Has Your Property Had an Annual Fire Alarm Inspection This Year?
Fire Alarm Systems are a vital element to your property. They ensure that your occupants will be notified in the event of a fire and they alert the local authorities to put out the fires. This means that people will be able to get out of the building safely and the fire department will respond quickly. But, just having a Fire Alarm System does not guarantee this. The Fire Alarm System at your commercial property must have an Annual Inspection to ensure that it’s in working order.
The Annual Inspection
An Annual Fire Alarm Inspection involves far more than triggering an alarm and confirming that the horns sound and the strobes flash, although that testing is a vital element. Modern fire alarms integrate fully with other building systems. A proper Annual Fire Alarm Inspection involves making sure all components are 100% operational for all possible conditions.
Since the power could be out when a fire occurs, everything on the system needs a back-up power supply. Indeed many fires cause the power to fail as the event spreads. Every battery on the system needs testing for proper voltage and amperage to confirm all devices will function. On many systems this includes additional Power Supply Cabinets. As a result, these power the notification devices, door holders, and other powered devices that the Fire Alarm Control Panel (FACP) triggers.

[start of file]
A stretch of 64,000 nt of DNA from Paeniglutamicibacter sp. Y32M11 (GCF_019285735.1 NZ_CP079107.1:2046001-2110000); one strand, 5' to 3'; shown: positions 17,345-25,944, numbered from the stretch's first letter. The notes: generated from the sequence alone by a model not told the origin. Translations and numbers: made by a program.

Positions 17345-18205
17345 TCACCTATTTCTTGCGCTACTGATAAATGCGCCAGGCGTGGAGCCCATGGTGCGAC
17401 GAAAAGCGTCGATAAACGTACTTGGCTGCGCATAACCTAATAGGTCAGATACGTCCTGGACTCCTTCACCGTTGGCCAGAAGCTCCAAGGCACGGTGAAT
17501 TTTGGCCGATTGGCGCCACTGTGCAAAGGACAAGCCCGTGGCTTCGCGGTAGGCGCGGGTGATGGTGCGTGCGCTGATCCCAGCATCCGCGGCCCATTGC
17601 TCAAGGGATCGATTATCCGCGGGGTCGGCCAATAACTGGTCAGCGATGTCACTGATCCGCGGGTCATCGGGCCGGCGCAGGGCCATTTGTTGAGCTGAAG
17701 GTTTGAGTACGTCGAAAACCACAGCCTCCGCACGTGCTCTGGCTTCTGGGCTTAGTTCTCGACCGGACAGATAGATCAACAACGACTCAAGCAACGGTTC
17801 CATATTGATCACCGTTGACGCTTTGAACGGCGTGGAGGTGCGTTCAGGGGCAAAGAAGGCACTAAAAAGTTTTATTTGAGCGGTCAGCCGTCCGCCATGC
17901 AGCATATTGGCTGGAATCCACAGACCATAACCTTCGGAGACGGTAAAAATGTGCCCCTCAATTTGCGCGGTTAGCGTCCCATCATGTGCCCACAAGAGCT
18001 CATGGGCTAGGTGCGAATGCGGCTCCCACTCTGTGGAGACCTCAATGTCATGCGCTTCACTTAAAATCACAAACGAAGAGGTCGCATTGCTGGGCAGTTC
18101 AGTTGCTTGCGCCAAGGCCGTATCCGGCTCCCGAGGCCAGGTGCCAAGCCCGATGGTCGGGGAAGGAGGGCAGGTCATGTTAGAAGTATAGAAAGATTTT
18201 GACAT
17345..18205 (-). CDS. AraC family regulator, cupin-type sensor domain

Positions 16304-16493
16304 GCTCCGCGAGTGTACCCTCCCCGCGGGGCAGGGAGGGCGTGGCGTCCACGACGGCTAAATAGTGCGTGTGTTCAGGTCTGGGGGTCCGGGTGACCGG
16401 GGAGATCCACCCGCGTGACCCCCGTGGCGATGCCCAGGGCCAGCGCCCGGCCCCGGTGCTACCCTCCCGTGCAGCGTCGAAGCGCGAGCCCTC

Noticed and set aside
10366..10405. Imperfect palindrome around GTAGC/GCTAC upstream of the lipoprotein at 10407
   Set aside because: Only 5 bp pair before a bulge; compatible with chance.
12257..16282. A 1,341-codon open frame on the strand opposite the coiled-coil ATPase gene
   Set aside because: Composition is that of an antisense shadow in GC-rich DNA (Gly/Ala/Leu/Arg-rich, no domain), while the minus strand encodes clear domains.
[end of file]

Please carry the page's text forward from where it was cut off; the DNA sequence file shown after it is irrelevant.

The protective devices that attach to your FACP are Initiating Devices. These include Smoke and Heat Detectors, Duct Detectors, Waterflow Switches (for your fire sprinkler system), and various kinds of Tampers that supervise the auxiliary systems that protect your building. During an Annual Fire Alarm Inspection, a technician tests and visually inspects all of these devices. This ensures that the devices will trip during a fire and meet the National Fire Protection Association (NFPA) standards. This also establishes that the FACP responds correctly to each device.
The Annual Inspection Report
NFPA-72 requires a certified technician to document all testing and inspecting on a NFPA-72 compliant report. That means that each initiating device is noted by point number and location, and that all notification devices were confirmed. Each device specified has a clear note for battery voltage and amp results.
The Inspection Report includes a report of all deficiencies and corrections found during testing. This report is a record so a proposal is sent out for repairs and battery replacements. As a result, the subsequent repairs will ensure the system is operating by design as originally approved by the Fire Officials at the time of installation. A thorough, compliant, and current Annual Inspection Report may be requested by your local fire officials at any time and is a mandatory element for insurance companies and investigations after fire events.
-The IFS Team